Cate Blanchett, the young Elizabeth, is taken from the playful light of Hatfield House to the dark of the Palaces. A young Protestant Queen, she is surrounded by male advisers who want to control her.

The film centers on the tiresome issue of ‘why didn’t she marry’ for a while, as she gets bolder and ever closer to Lord Robert Dudley but also the many plots against her life.

Blanchett is, of course, fabulous, but the rise of Francis Walsingham, the first official spymaster, also captures the film. Geoffrey Rush expertly counsels the Queen, lurks in corners and deftly carries out his search for the treasonous amongst them.

In the end, the traitor’s heads are on spikes (must be very strange for the actors to see that) and Elizabeth – the Virgin Queen, dressed in angelic white declares herself ‘married to her people.’ This is a great Friday night, glass of red and dark chocolate movie.

I’ve only covered my top five historical films here – there are so many more I could have added and new ones are coming out all the time.

Leaving accuracy aside, this is great news if like me you love this genre of films and see it as a way to help people know more about their own history or find out about another.

As ever, get in touch or leave a comment below telling me what you think about my top five historical films.

Also, what makes your list?

Catch-up soon


Four Top Tips for Getting and Staying Organised


I love it when a plan comes together! You’re starting a sparkly brand new course or moving into the next phase. Either way, it’s a fresh start; a new timetable; and a chance to say “Right, this year, no ifs, no buts, I am going to plan and be organised!”

Here are a few top tips on how to nail your organisation this year. In full disclosure, some of the links are Amazon affiliate links, which means at no cost to you I receive a small commission to put back into the site. I only ever recommend products I believe will be helpful to you.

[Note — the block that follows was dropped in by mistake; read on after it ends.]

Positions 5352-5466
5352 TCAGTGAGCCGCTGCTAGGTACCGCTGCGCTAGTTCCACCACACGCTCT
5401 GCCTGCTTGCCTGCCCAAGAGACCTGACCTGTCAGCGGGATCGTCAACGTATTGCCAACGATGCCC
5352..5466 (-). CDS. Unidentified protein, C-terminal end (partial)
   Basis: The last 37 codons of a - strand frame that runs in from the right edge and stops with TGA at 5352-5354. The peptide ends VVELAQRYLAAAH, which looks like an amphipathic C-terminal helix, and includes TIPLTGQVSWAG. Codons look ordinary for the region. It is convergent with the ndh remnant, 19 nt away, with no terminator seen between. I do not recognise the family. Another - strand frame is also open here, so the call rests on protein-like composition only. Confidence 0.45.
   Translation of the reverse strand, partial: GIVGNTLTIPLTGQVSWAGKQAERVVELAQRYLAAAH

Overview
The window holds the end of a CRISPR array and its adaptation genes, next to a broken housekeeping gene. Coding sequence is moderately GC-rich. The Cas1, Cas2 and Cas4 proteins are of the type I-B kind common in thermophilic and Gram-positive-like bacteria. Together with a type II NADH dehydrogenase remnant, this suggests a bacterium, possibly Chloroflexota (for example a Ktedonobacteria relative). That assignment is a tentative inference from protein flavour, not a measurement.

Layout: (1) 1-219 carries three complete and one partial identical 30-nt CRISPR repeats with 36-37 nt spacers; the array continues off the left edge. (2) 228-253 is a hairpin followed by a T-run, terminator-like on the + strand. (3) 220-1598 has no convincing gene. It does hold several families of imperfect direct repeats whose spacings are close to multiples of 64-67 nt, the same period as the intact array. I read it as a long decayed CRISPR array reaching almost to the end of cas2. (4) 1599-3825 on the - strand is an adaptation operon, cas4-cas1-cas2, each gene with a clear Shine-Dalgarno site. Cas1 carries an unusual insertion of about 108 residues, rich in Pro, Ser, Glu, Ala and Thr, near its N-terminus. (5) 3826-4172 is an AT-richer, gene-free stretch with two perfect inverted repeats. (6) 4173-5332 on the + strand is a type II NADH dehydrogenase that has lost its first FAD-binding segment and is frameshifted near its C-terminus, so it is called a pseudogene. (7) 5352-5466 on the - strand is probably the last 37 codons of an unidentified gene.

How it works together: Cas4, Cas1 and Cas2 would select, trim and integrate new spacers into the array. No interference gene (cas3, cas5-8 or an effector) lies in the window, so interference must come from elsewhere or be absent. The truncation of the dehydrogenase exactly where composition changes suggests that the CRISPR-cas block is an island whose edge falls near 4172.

Schedule a meeting with yourself.

  • We turn up to lots of things, including things we don’t want to. Classes, seminars, dates or appointments. And, why do we turn up? Because they’re at set times and because we’ve deemed them to be important. But, when it comes to setting study time we don’t always do this. Some of it may be fear and procrastination, we get distracted, and time ticks on. But, before you know it another academic week has shot past!
  • Be realistic and schedule definite times when you can’t study or do not wish to study. Also, when are you most productive? I never schedule anything on a Saturday afternoon – I don’t know why but I’m just useless. Nothing goes into my brain and nothing remotely creative comes out. It’s just a mental block from school times. My brain is saying “go and do something else because this ain’t happening?”


Create clarity and distinctiveness.

  • First, have a good de-clutter. It’s hard to create a system that will stand you in good stead to being organised if there’s stuff, including last year’s notes everywhere. File them somewhere and, if you’re completing a longer course, make sure they’re in great shape for when you need them to revise. If you want some tips on how to do this check out my Ultimate Guide to Remembering What You Study: Five Powerful Memory Training Techniques. It’s free and helps you create notes in a way you can commit them to your long-term memory.
  • Be honest, and review what worked for you in previous courses and what went a bit wrong. Set realistic changes for yourself that are actionable and measurable. For example, I’m going to download my electronic diary onto my phone so I can update it in real-time. Then, when it’s done; it’s done.
  • Not everything needs to be electronic (see tip four) – Are you a visual person Do you need a diary or an academic planner. Perhaps, a wall planner could work for you? There are lots of cheap ones where everything falls off or the pens don’t work. I have used this one for several years; It gives me a whole year perspective but in this link, you can find lots of wall planners set by academic year too. (paid link)

A friendly note: If you’re at university (or at home) make sure you know the rules about blue-tac and pinning first (or it may be bye-bye deposit) : (